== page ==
Only some humans can see this type of light

Thanks to for
supporting PBS Digital Studios. I’m here in L.A. with my friends
William Osman and Allen Pan. You guys are going to do
a little bit of art here. You just decorate it
with strips of tape– this real cheap, clear tape. OK. Do you want lots
of overlapping or? PHYSICS GIRL: It’s up to you. I’m doing a lot
of overlapping. Mine looks like a pretzel
stick with really big salt crystals. [GIGGLING] WILLIAM OSMAN: I don’t know
what’s going to happen here. But now you’re
making me excited. So this piece has
Allen’s hair on it. PHYSICS GIRL: Where’s the hair? ALLEN PAN: It’s right–
you see the long bubble? Hermione is not happy with
Ron and Harry right now. [LAUGHTER] Go ahead and look through your
art pieces at the light “ish.” How’s it look? Well, this looks like tape,
and I can see there’s a bunch of fingerprints because
I [INTERPOSING VOICES].. There’s like little circles. PHYSICS GIRL: OK. Nothing. These are polarized sheets. Now hold this behind it. OK. PHYSICS GIRL: Put this
one in front of it. Whoa! Whoa! There’s colors! PHYSICS GIRL: Now turn it. Like, turn the– WILLIAM OSMAN: Oh! The colors are changing. ALLEN PAN: It’s like an ugly–
it’s like an ugly wreath. [LAUGHTER] WILLIAM OSMAN: That’s beautiful! It’s not ugly. I love this demo. OK. Just to clarify, you can do this
demo in a few different ways. Behind the plastic
with the tape, you can either put an LCD screen
or one of the polarized sheets. And then in front
of the plastic, you either wear polarized
glasses to look at it, or you can use a
second polarized sheet. Amazing! You don’t have a clear
plastic fork, do you? ALLEN PAN: I may. WILLIAM OSMAN: That’s
really awesome! Dang! PHYSICS GIRL: This is so cool. ALLEN PAN: Wait. All right, we’ve got knives. I don’t have forks though. Whoa! How could you tell,
like, what’s going on? WILLIAM OSMAN: Well, there’s
some stuff going on here too– What? That is so cool. –a little plastic petri dish. Whoa! PHYSICS GIRL: That is cool. ALLEN PAN: I love how you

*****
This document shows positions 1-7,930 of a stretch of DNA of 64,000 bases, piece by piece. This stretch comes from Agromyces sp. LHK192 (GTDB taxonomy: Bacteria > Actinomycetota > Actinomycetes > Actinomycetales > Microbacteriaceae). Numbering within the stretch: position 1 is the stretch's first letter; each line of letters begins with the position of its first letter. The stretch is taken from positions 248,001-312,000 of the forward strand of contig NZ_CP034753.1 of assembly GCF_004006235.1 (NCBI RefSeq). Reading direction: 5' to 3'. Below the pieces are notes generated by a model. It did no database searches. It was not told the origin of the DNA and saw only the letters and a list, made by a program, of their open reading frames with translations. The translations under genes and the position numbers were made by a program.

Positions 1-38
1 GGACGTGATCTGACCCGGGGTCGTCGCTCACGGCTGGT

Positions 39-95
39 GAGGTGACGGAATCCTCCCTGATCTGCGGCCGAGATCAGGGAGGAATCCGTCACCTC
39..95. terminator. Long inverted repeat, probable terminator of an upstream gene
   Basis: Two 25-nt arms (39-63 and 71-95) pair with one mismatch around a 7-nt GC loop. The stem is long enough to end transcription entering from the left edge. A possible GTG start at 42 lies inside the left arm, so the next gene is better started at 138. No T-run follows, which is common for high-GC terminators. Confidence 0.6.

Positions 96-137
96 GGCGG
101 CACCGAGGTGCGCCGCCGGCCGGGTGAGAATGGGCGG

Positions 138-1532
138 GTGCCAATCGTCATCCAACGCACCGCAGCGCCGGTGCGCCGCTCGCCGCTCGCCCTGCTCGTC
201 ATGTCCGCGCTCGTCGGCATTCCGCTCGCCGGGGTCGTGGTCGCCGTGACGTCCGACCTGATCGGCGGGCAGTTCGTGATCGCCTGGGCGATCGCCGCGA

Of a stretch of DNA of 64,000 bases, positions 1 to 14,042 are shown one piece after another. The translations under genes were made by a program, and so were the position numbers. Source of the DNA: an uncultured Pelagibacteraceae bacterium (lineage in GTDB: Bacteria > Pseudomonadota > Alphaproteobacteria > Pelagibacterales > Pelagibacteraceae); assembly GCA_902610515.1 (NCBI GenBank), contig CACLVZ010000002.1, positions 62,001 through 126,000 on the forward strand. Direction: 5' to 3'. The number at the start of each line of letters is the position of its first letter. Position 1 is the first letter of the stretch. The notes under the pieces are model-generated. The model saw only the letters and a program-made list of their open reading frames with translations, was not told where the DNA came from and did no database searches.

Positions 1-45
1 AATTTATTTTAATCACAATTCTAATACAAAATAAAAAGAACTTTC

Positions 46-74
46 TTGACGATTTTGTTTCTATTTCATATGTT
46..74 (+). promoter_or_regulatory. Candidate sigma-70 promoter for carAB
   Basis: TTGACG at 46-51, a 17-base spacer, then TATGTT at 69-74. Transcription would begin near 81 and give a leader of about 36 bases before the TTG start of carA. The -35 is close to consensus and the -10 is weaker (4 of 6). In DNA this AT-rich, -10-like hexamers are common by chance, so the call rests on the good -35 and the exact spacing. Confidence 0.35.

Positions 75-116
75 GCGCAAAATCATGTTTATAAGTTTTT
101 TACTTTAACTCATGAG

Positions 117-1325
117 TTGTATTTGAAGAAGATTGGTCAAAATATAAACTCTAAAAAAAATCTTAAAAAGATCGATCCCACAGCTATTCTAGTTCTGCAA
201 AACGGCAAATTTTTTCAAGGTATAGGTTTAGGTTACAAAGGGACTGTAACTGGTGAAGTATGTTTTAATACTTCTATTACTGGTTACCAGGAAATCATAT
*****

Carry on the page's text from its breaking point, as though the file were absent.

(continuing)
can see where all the stress concentrations end up,
like this is a relatively like gradual
transition, and then it just gets crazy right there. WILLIAM OSMAN: Right there. PHYSICS GIRL: Yeah. Engineers actually use a
similar set up of polarizers to look for stress
in material samples. It’s called a polarimeter. OK. So how is it that you can get
these crazy, beautiful rainbow colors, when all of these
things are either clear or gray? Let’s start out by talking
about what these are– polarizers. The lenses in your polarized
glasses, those are polarizers. They are filters that
let through light with a certain orientation. I’m going to ask you very
politely to pretend, please, that this rope is a light wave. Except light is not a rope
that waves up and down. It’s an electric
field going up or down with a perpendicular
magnetic field also waving. So light waves can
go up and down. But they can also go side
to side and diagonally. And the direction that
the electric field waves is called the
polarization of the light wave. So rope, not light– please pretend–
vertically polarized, horizontally polarized,
diagonally polarized. Light reflecting off
of puddles and oceans is often horizontally polarized. It depends on the angle
and depends on the flatness of the water, but keep in mind. I should probably also mention–
before someone in the comments scolds me for not
mentioning– that there’s also circularly polarized light and